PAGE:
Shane was tall, taller than me at 6-2, thinning hair swept up in a rockabilly pompadour and babyish good looks slowly losing the war against fat. He would show up at the studio in white V-neck T-shirts and always smelled strongly, pleasantly of coffee. I want to say he had a bunch of Sailor Jerry tattoos, too, bright and optimistic, the Bettie Page pin-up girls, swallows, stars, and hearts reminding me of forties funny pages with their raw pulp-color brilliance and nostalgia.
I had committed to a daily morning Mysore practice at the yoga studio, a move that had jimmied open a whole new perspective on the yoga and introduced me to a whole new cast of characters: the morning shift.
My girlfriend and I were living in the Mission in San Francisco, on 27th and Guerrero, in a slant-floored firetrap. The flat's amenities included splinters from the peeling wood floor and, living in the building's common basement, an uncountable and ever-changing mass of illegals sleeping on sweat-stained mattresses. On weekends the group of small, sun-darkened men would drink cases of beer and listen to what sounded to me like Mexican polka music, the bomp-bomp of the drum and nerve-grating whine of accordion turned up as loud as it would go. I never felt in any physical danger, but the men on the street would hiss and sometimes grab at Tiffany, so I feared what the men in the basement might do, nerves galvanized by cases of beer.
The yoga studio, Ahimsa, was only a few blocks away on foot. Alice, with her fierce full-back tattoo of Kali, had turned an old storefront into a warm and inviting yoga studio tucked between a grocery and a storefront church.
Shane was gregarious, friendly, quick to laugh. He was inconstant in his practice because, as I soon found out, he was a member of the dock-worker's union. A few mornings a week he would head to the union office to put his number in the lottery for work. I imagined the job hard and exhausting, calloused men in peacoats and beanies cursing in the cold and fog, wrestling giant crates, twisting crowbars, banging, slamming, heaving, and groaning.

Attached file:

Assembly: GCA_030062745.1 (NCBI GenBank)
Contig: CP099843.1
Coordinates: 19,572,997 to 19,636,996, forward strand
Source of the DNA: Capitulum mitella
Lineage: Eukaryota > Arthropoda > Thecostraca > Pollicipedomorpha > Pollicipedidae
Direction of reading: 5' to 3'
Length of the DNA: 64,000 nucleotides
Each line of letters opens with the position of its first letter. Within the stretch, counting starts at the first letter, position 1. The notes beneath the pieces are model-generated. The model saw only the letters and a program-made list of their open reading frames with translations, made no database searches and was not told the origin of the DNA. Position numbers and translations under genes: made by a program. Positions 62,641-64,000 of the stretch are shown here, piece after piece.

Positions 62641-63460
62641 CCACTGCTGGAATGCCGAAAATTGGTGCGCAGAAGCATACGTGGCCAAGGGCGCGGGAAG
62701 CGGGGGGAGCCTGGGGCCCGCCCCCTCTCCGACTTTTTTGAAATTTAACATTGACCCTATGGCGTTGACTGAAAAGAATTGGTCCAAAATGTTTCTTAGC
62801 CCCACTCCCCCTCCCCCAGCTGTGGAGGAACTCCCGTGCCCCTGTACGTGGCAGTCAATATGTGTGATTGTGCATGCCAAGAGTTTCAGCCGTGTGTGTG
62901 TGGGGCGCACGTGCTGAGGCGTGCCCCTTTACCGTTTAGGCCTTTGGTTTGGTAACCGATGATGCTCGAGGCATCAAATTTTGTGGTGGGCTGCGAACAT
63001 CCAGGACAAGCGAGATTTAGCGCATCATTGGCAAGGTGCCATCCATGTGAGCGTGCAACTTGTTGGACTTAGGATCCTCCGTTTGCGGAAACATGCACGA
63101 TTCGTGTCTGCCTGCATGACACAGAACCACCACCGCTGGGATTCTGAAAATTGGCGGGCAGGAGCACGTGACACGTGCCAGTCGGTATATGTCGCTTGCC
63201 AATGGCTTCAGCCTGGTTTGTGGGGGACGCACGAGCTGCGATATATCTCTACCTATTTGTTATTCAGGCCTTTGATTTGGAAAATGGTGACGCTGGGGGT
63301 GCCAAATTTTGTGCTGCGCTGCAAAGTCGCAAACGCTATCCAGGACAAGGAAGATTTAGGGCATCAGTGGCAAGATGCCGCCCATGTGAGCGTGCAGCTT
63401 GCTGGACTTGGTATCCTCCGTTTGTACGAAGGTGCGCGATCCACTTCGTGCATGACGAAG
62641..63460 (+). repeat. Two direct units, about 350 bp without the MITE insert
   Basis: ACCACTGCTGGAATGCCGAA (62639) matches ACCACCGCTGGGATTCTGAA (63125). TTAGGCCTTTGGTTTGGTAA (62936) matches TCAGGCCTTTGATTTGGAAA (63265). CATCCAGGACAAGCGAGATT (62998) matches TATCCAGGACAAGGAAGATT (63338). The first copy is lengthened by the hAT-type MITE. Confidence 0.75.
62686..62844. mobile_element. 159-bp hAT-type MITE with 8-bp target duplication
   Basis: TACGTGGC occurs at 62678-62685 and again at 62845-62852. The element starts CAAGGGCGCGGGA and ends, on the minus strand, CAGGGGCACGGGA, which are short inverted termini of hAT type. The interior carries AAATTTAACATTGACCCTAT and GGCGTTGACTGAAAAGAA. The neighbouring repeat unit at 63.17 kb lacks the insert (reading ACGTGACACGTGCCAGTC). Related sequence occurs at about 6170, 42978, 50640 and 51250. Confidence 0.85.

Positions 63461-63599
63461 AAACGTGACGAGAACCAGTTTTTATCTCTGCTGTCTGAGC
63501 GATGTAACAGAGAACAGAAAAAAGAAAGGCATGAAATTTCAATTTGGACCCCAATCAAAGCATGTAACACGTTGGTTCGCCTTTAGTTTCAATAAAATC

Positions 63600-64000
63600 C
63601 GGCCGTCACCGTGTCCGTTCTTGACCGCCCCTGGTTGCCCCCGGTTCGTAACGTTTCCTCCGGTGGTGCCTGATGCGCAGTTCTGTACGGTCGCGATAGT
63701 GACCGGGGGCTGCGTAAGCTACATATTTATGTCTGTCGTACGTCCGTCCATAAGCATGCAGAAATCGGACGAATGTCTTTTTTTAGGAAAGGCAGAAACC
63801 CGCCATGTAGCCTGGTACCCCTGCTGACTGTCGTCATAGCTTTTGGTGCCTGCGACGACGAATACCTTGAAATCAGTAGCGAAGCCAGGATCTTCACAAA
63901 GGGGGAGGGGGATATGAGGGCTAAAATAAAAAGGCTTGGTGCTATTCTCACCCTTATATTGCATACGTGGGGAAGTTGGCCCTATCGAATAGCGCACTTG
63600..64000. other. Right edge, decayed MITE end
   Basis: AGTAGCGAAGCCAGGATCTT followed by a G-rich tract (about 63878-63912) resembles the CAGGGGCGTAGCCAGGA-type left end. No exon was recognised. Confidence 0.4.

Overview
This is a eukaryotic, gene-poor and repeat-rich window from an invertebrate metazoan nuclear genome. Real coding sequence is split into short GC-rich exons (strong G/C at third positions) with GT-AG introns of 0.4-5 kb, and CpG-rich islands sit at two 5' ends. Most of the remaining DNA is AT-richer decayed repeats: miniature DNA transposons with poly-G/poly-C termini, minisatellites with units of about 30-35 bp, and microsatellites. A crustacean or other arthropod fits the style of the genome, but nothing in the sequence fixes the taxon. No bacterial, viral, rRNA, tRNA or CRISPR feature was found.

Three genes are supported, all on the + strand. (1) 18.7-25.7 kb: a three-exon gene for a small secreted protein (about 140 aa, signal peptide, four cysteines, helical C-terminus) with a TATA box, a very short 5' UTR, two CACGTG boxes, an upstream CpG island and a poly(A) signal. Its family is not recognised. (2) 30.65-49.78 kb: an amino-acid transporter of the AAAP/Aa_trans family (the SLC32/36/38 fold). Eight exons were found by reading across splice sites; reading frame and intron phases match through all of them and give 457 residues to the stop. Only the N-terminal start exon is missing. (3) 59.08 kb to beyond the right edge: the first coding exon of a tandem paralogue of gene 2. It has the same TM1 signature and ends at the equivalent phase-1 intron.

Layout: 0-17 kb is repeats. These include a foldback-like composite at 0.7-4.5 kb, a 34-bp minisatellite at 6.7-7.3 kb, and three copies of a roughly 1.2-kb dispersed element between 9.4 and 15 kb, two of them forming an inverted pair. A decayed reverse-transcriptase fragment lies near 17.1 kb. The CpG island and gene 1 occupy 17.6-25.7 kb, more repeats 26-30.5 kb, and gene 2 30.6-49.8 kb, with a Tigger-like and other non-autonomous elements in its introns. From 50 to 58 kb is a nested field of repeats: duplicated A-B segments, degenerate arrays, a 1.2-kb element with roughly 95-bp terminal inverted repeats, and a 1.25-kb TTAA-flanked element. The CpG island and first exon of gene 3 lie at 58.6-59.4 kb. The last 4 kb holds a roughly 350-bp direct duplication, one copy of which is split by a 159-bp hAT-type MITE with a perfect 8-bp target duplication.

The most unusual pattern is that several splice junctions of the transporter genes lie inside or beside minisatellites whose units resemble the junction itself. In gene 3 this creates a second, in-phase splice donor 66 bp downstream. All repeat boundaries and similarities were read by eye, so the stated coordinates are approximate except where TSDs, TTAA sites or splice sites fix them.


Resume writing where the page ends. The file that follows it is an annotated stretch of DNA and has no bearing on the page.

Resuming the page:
Months passed. My girlfriend and I moved to a better apartment in order to better unravel, and Alice eventually closed the studio to have a baby. Shane joined a long and ever-growing list of people I idly wonder about---people I knew only in passing, yet with whom I was profoundly intimate, peope I saw every day, six days a week, for months on end, all of us sweaty and half-naked, moments of poise and grace alternated with shaky struggling and ragged vulnerability. Where is Shane now? Maybe practicing yoga, maybe hauling crates on the Oakland dock, maybe lolling about the union office, waiting for his number to pop up, hair a bit thinner, face a bit fuller, bright tattoos beaming, still quick to smile, still fast with a joke, still good for a laugh.